The State Board of Tax Appeals (Board) was established as a separate agency in 1967, independent of the Department of Revenue, to “hear and decide all appeals from decisions of the Department of Revenue” (Laws 1967, Chapter 107). Statutory authority is found at A.R.S.§§42-1251 et seq.
The Board hears appeals filed by taxpayers and Arizona municipalities concerning income, transaction privilege (sales), use, luxury and estate taxes.
The Board consists of three members, selected for their knowledge and experience in taxation. The members are appointed by the Governor for a six year term and may not serve more than two terms. The Board handles “all matters entrusted by law to it dealing with income taxation, estate taxation, transaction privilege, use and luxury taxation and any other taxation assigned to it by law and shall hear and decide appeals from the department of revenue on such matters” (A.R.S.§42-1252).
Appeals to the Board may be filed by a person aggrieved by a final decision or order of the Department of Revenue. The notice of appeal must be filed within thirty days after the decision or order from which the appeal is taken has become final (A.R.S.§42-1253). If the Department of Revenue or a taxpayer is aggrieved by the decision of the Board, the party may file an action in Tax Court (A.R.S.§42-1254).
The Board began as the State Board of Equalization, then became the State Board of Property Tax Appeals, and finally became the State Board of Tax Appeals in 1974. The State Board of Equalization was later recreated in 1994 as a separate entity.
Laws 1912, Chapter 23 created the State Tax Commission comprised of three members appointed by the Governor “to have and exercise general supervision of the system of taxation throughout the State”. Subsequent members of the State Tax Commission were elected. The same year the Legislature created the State Board of Equalization, consisting of the state auditor, the chairman of the Corporation Commission, and the members of the State Tax Commission. The State Board of Equalization was had the responsibility to examine assessments and equalize the rate of assessment throughout the state. Laws 1912, Chapter 31
Laws 1913, Third Special Session, Chapter 71 further described the powers and duties of the State Board of Equalization. These provisions were codified in the 1913 Civil Code at §§ 4834, et seq. which set the valuation and assessment of property in the state, and was part of the State Tax Commission. The State Tax Commission investigated complaints and determined if the current system was unequal or oppressive (Civil Code, 1913 §§4820 et seq.).
Laws 1967, Chapter 107 repealed the State Board of Equalization, and established the State Board of Property Tax Appeals, with the power to “equalize the valuation of all property throughout the state.” This Board was independent of the State Tax Commission and the State Department of Property Valuation.
Laws 1973, Chapter 123 established the Department of Revenue and gave it the powers and duties of the Department of Property Valuation, Estate Tax Commissioner, and some powers of the State Tax Commission. This legislation also repealed the State Board of Property Tax Appeals and established State Board of Tax Appeals as an independent agency, separate from the Department of Revenue and the State Tax Commission. The State Board of Tax Appeals assumed the functions of the State Board of Property Tax Appeals and served as an appellate board for other taxes. Additionally, the Board of Tax Appeals was authorized to equalize the valuation of all property in the state, and to hear and decide all appeals from decisions of the Department of Revenue. Finally, this legislation established the Tax Advisory Council. This law was effective on July 1, 1974.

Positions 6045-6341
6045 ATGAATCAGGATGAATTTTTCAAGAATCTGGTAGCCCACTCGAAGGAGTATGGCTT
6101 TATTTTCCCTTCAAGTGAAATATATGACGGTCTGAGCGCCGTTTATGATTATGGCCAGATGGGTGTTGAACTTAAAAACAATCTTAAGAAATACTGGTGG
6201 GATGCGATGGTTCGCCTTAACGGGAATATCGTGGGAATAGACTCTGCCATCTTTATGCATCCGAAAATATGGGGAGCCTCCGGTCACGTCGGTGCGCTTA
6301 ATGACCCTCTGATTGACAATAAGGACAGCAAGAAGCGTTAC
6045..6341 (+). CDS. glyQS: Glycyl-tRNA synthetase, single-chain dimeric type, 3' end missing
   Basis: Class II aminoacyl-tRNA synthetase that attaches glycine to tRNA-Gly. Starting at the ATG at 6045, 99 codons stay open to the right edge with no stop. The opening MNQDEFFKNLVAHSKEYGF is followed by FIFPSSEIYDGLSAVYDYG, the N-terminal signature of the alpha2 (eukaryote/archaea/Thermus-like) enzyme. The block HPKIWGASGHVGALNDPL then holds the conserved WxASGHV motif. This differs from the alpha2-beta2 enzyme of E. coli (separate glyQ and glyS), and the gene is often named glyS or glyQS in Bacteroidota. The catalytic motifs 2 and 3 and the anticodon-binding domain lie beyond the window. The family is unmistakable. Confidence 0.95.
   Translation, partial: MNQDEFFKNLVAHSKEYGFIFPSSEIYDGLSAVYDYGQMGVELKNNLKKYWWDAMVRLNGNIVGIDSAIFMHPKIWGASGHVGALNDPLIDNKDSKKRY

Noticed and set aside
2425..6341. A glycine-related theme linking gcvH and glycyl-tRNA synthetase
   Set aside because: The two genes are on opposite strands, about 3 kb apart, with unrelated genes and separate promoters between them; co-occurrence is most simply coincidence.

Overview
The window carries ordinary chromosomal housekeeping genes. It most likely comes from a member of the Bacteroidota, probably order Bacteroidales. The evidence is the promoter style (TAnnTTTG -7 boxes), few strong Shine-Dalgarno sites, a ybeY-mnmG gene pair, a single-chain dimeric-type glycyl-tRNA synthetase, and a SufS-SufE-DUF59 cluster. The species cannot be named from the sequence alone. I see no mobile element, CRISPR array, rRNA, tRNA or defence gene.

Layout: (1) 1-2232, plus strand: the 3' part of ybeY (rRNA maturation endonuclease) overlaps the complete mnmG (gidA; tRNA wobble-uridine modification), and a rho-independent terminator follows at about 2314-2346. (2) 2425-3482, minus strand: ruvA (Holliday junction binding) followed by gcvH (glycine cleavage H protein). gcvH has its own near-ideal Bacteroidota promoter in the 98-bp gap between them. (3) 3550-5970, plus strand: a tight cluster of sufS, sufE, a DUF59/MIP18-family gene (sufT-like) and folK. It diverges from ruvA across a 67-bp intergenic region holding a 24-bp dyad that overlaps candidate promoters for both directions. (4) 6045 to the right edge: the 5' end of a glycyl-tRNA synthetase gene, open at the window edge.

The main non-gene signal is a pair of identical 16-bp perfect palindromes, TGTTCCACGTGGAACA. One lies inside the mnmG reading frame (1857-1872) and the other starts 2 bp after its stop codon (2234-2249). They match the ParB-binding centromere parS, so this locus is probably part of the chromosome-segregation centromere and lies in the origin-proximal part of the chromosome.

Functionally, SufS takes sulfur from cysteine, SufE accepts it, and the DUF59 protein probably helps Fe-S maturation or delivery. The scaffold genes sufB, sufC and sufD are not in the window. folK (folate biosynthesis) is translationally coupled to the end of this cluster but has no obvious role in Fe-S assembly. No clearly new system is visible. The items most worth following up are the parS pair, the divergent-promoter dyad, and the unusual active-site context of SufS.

Laws 1994, Chapter 323 reestablished the State Board of Equalization as an independent agency, not subject to either the Department of Revenue or the State Board of Tax Appeals.
Laws 1997, Chapter 150 recodified the state tax code and transferred the tax appeals sections of the law to the new Title 42, Chapter 1, Article 6 and renumbered the relevant sections as A.R.S.§§42-1251 et seq.
Laws 2018, Chapter 218 modified the process for a person to file a tax appeal, except in the case of individual income taxes, imposed by the Department of Revenue. A person may bypass the hearing process before the Office of Administrative Hearings and either appeal to the State Board of Tax Appeals or bring an action in tax court (effective retroactively to January 1, 2017). The measure also modified statutory provisions relating to authorized disclosure of confidential information. Certain changes relating to disclosure of confidential information, enacted in 2017 and further amended by this measure, was conditional on passage of Proposition 305 on the 2018 general election ballot related to empowerment scholarship accounts, which failed.
- A.R.S.§§42-1251 et seq.
- Arizona Administrative Code §§R16-3-101 et seq.
- Civil Code, 1913 §§4820 et seq. and §§4834 et seq.
- Session Laws
- Laws 1912, Chapter 23 and Chapter 31
- Laws 1913, 3rd Special Session, Chapter 71
- See 1913 Civil Code, §§4820, et seq. and §§4834, et seq.
- Laws 1967, Chapter 107
- Laws 1973, Chapter 123
- Laws 1994, Chapter 323
- Laws 1997, Chapter 150
- Laws 2018, Chapter 218
Master List of State Programs
Related collections at Arizona State Archives
- Record Group 80 – State Tax Commission
- Record Group 84 – Territorial Board of Equalization
- Record Group 169 – Department of Revenue
- Record Group 192 – Board of Tax Appeals
- Record Group 196 – Arizona Board of Appraisal
- Manuscript Group 78 – Arizona Tax Research Association